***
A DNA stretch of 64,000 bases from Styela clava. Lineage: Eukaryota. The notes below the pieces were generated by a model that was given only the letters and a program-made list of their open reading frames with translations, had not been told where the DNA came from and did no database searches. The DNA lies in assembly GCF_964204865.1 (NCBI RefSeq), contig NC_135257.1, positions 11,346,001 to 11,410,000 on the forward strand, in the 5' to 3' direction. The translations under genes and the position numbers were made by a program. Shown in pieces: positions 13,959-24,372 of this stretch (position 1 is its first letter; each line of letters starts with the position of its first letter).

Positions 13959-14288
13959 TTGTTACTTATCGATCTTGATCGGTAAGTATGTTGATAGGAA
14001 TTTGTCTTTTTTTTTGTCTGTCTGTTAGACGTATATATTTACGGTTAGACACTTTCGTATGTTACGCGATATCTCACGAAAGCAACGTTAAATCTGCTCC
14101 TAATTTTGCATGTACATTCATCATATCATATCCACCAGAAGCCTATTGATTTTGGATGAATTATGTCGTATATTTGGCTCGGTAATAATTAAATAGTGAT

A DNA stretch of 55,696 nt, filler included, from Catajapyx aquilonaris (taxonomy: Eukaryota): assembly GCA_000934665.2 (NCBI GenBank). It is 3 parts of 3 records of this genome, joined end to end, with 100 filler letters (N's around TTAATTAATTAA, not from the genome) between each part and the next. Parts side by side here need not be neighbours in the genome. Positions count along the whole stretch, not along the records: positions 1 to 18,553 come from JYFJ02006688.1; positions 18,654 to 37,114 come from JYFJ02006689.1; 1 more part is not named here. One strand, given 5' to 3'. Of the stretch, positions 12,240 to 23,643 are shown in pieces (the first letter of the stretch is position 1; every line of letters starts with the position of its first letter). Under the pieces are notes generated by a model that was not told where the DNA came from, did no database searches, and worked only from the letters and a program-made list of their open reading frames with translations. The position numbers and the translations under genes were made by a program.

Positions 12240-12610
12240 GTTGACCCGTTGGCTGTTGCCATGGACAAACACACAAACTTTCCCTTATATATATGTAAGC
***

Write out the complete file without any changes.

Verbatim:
A DNA stretch of 64,000 bases from Styela clava. Lineage: Eukaryota. The notes below the pieces were generated by a model that was given only the letters and a program-made list of their open reading frames with translations, had not been told where the DNA came from and did no database searches. The DNA lies in assembly GCF_964204865.1 (NCBI RefSeq), contig NC_135257.1, positions 11,346,001 to 11,410,000 on the forward strand, in the 5' to 3' direction. The translations under genes and the position numbers were made by a program. Shown in pieces: positions 13,959-24,372 of this stretch (position 1 is its first letter; each line of letters starts with the position of its first letter).

Positions 13959-14288
13959 TTGTTACTTATCGATCTTGATCGGTAAGTATGTTGATAGGAA
14001 TTTGTCTTTTTTTTTGTCTGTCTGTTAGACGTATATATTTACGGTTAGACACTTTCGTATGTTACGCGATATCTCACGAAAGCAACGTTAAATCTGCTCC
14101 TAATTTTGCATGTACATTCATCATATCATATCCACCAGAAGCCTATTGATTTTGGATGAATTATGTCGTATATTTGGCTCGGTAATAATTAAATAGTGAT

A DNA stretch of 55,696 nt, filler included, from Catajapyx aquilonaris (taxonomy: Eukaryota): assembly GCA_000934665.2 (NCBI GenBank). It is 3 parts of 3 records of this genome, joined end to end, with 100 filler letters (N's around TTAATTAATTAA, not from the genome) between each part and the next. Parts side by side here need not be neighbours in the genome. Positions count along the whole stretch, not along the records: positions 1 to 18,553 come from JYFJ02006688.1; positions 18,654 to 37,114 come from JYFJ02006689.1; 1 more part is not named here. One strand, given 5' to 3'. Of the stretch, positions 12,240 to 23,643 are shown in pieces (the first letter of the stretch is position 1; every line of letters starts with the position of its first letter). Under the pieces are notes generated by a model that was not told where the DNA came from, did no database searches, and worked only from the letters and a program-made list of their open reading frames with translations. The position numbers and the translations under genes were made by a program.

Positions 12240-12610
12240 GTTGACCCGTTGGCTGTTGCCATGGACAAACACACAAACTTTCCCTTATATATATGTAAGC